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Do you know the signs of the UK’s second biggest killer?

Every 3.5 seconds someone in the world dies from it. It claims more lives annually in the UK than breast cancer, bowel cancer, prostate cancer and road accidents put together… but why does it go unnoticed?

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When I had a migraine and what felt like the world’s worst sickness bug in July last year, I would never have believed it if I was told I’d be on a drip on the emergency floor just a few hours later. It turns out I had something I’d never heard of before, even though it’s the UK’s second biggest killer – and it turns out I wasn’t alone.

Survivors of sepsis, or severe blood poisoning, are often left with life changing disabilities, like amputated limbs and even though it’s more common than heart attacks, less is known about it. Few seem to recognise its symptoms and some doctors struggle to even spot it.

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I’m one of the lucky ones; a call to the non-emergency line (111) at the right time with some quick thinking from health professionals meant I received treatment just as septic shock (the final stage of sepsis) was setting in. So thankfully, I’m here today to tell this story, and to help raise money for The UK Sepsis Trust.

Shocked by what I’d been through, I wanted to get more information about this ‘hidden killer’. I got in touch with The UK Sepsis Trust:

What is sepsis and why is raising awareness so important?

“Sepsis, or blood poisoning, is the reaction to an infection in which the body attacks its own organs and tissues. If not spotted and treated quickly, it can rapidly lead to organ failure and death. The numbers are staggering – every year in the UK 250,000 people are affected by sepsis; 44,000 people die because of sepsis and 60,000 suffer permanent, life-changing after-effects.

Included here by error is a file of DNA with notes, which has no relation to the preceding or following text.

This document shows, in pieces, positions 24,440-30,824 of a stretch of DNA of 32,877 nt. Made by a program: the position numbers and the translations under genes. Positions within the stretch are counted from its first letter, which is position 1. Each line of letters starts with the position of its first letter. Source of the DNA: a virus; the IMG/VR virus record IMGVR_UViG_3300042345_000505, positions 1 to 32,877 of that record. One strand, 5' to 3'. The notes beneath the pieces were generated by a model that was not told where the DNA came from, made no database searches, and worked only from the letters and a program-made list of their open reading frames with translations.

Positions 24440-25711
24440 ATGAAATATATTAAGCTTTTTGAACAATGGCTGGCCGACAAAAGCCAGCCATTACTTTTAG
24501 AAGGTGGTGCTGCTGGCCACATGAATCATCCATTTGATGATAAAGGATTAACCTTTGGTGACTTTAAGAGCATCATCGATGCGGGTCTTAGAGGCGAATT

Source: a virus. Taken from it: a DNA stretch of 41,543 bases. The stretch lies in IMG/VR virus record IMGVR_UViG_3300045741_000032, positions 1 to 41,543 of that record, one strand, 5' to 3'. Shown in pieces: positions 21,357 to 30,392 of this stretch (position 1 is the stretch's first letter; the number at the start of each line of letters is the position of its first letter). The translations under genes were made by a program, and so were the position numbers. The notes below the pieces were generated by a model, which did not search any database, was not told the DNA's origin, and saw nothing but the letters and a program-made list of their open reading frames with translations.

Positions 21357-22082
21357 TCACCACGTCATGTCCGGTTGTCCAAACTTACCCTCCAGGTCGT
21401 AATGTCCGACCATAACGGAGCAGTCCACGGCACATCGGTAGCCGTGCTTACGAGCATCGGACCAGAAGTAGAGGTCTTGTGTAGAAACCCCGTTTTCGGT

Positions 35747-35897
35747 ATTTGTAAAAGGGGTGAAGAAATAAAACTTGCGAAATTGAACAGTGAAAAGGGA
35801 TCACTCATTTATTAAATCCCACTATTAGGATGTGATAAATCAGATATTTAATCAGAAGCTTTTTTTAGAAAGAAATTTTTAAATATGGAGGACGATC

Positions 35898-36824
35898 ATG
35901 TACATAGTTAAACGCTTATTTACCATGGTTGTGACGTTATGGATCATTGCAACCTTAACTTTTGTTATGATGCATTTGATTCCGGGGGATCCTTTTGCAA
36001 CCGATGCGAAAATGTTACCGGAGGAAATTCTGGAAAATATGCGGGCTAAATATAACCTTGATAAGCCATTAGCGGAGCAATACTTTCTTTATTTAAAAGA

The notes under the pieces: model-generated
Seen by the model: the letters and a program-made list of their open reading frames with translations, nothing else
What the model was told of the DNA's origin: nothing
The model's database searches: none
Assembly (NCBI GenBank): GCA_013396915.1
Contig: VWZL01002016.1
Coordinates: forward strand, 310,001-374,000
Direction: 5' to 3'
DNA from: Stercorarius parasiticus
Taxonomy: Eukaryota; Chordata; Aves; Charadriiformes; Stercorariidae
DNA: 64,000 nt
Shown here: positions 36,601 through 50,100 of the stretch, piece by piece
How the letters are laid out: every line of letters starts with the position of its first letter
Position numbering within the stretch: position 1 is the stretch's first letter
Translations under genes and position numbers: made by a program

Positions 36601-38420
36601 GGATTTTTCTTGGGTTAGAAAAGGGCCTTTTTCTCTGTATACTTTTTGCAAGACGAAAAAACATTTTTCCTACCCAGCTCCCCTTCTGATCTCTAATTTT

“Sepsis is an indiscriminate killer, claiming young and old lives alike and affecting the previously fit and healthy. It’s more common than heart attacks and kills more people than bowel, breast and prostate cancer and road accidents combined.

“Better awareness, however, would result in Earlier identification and treatment across the UK, which in turn would save 14,000 lives. Whenever there are signs of infection (and infection can be caused by anything from a small cut or insect bite to a chest infection or UTI) it’s crucial that members of the public seek medical attention urgently and ‘Just Ask: “Could it be sepsis?”: with every hour that passes before the right antibiotics are administered, risk of death increases.”

Me a week before I was hospitalised, I felt completely fit & healthy. I was completely unprepared for what was coming.

If sepsis is “The Most Preventable Cause of Death and Disability in Europe”, why have so few people heard of it, and why is so little understood about it?

“Sepsis is partly poorly recognised because it mimics other conditions in its early stages and is insidious in onset – there’s no specific event that marks the development of sepsis. As such, it builds up over a period of hours or days, which makes it harder to identify. It’s also unfamiliar to many people because the focus remains on the infection that leads to sepsis, and sepsis itself goes unmentioned.”

How will donations help and what does the money go towards?